San Diego Family Mediation Center

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Why Do We Not Talk About Money?

Recently I was catching up with a friend from college, and we started talking about money. The conversation soon turned to the communication or lack of communication around money that we’ve seen in some of our friends and contemporaries not just in relationships but also in friendships. She lives in DC and was telling me that her friends and current and past co-workers all know how much each other make and discuss offers they’ve been given for new jobs frequently. On the contrary, I realized that although my boyfriend and I have conversations about money and that my closest friend and I discuss money, many of my girlfriends and I don’t talk about money, and I couldn’t tell you how much they make. This got me thinking, why do we not talk about money?

Now she works in government, and many of her friends do as well, so they are in similar job positions, where it not only makes sense to discuss, but many of their salaries are actually public. On the contrary, my friends here in San Diego all have very different jobs, and even those of us who have our own businesses vary greatly in what we do. Because we have such different education and jobs there is certainly a difference in what we expect to earn, and I think that it’s less likely to be a topic of conversation. However, more so than that I think that people just don’t want to talk about money.

Talking about money can be uncomfortable and is often seen as an even more taboo subject than sex, but, I wonder, how do we expect to set ourselves up for success in our relationships if we can’t even talk about money with some of our closest friends. Additionally, she told me that she makes a point to discuss salaries with her female friends because she knows it’s important to know whether as women we’re making what we should be. Studies show that women are far less likely to advocate for themselves financially and often don’t negotiate for a better salary. By having these conversations with each other as well as their male counterparts, they’re ensuring that they’re not getting paid less and are probably more likely to stand up for themselves when negotiating salaries.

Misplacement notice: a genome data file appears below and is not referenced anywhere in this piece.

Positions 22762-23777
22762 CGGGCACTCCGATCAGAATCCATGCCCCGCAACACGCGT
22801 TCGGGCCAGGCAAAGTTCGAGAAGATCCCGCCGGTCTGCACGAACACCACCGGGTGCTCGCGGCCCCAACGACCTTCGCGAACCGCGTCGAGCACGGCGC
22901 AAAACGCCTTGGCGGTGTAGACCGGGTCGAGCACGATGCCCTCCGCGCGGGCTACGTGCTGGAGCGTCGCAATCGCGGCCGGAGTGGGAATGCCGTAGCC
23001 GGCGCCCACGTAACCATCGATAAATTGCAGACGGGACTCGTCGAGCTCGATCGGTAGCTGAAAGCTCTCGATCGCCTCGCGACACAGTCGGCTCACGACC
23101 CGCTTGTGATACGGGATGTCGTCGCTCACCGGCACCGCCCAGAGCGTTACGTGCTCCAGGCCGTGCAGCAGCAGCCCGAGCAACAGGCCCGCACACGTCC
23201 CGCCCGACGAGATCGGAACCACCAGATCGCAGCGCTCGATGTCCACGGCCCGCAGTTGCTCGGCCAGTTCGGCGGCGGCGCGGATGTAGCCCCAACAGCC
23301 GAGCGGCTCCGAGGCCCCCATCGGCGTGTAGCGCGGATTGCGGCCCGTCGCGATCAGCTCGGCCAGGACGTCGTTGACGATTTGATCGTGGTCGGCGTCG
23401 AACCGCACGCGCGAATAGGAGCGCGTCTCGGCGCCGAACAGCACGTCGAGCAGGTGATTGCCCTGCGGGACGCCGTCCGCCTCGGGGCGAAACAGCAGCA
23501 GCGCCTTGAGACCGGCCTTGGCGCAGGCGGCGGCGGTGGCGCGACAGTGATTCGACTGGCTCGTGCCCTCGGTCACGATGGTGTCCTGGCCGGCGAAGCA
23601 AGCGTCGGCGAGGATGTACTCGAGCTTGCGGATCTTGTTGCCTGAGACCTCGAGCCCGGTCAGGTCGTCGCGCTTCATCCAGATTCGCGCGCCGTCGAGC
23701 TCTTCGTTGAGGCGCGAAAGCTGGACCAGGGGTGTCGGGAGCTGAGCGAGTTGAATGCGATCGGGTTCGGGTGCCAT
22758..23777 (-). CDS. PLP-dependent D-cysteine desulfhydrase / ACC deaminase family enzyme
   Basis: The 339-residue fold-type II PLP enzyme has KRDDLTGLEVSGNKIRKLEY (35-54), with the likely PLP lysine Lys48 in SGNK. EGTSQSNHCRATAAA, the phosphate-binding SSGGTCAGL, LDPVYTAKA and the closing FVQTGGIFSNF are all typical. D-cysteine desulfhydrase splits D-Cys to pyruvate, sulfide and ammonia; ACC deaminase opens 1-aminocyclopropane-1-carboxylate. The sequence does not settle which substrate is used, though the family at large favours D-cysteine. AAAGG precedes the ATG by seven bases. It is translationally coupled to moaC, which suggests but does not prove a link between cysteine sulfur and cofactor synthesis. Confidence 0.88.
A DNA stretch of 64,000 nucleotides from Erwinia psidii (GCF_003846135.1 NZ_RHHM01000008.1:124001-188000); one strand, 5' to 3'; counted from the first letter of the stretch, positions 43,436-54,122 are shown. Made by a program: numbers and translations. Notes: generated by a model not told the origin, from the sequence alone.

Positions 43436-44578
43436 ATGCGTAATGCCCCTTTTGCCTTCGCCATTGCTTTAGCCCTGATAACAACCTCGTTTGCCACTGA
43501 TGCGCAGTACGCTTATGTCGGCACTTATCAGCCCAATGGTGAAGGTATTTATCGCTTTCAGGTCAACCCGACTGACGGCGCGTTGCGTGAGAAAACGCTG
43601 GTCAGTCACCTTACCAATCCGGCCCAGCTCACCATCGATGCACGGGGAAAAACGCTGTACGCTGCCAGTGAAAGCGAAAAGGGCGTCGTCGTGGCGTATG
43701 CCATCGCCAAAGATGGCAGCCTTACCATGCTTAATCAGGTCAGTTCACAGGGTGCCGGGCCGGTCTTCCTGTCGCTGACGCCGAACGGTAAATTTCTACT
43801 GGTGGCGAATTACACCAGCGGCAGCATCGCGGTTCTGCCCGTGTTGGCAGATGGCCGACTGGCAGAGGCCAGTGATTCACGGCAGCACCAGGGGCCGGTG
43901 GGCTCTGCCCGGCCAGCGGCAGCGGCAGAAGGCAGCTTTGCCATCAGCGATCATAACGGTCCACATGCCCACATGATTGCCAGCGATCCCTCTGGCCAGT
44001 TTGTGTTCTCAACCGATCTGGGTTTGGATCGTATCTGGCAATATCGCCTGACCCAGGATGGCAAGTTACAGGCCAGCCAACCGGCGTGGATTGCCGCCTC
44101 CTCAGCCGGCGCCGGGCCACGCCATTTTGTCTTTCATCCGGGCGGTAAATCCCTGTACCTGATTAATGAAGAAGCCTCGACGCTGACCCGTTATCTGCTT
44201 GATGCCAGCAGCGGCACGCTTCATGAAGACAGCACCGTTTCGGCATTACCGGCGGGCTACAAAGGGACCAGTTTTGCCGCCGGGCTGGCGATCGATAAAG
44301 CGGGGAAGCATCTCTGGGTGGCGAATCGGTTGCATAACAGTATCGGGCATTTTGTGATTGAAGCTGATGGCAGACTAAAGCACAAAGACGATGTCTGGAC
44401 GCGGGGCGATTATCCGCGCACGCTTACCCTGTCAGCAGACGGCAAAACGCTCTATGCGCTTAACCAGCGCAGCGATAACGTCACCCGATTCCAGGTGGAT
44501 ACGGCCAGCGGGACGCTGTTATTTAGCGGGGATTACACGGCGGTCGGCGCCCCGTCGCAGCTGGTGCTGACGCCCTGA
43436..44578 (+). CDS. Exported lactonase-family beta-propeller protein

This got me thinking about why don’t we talk about money? What is it that makes money such a difficult topic for people and yet it can also cause so many problems in relationships and friendships. I think sometimes people don’t talk about money because they don’t want to be judged for making too little or too much money. They don’t want to feel bad about themselves or make anyone else feel bad about what they make.  Even more so I think that we don’t talk about money because that’s what we’re taught from such a young age. How many of you can remember your parents ever telling you how much money they made when you were younger? It wasn’t until recently that I remember having this conversation with my Mom and I’m in my 30s.  We were a family that talks about a lot, but money wasn’t necessarily one of those.

Too often we’re taught that you don’t ask someone how much they make, but I think that sometimes we should. Now I’m not advocating that you go up to a stranger and ask what they make. But I am suggesting that you think about sharing that information with someone in your life that maybe you haven’t, whether that be your boyfriend/girlfriend/partner or your parents or your friends. It may certainly be an awkward conversation at first but I think that the more that we talk about it the less taboo money will seem.  I can’t tell you how many relationships I’ve seen end up in my office for divorce mediation because something with finances became an issue. I’ve seen one partner rack up debt without telling the other. I’ve seen someone spending money in secret on things they think their partner wouldn’t approve of and I’ve seen marriages fall apart because the finances were not managed in a way where both partners felt equal and one person came to resent the other on how they managed the financial situation. Not talking about money certainly hasn’t seem to help so I challenge each of you to try and change that however you can. I know that next girls’ night over a glass of wine I want to bring up this issue and see what they think.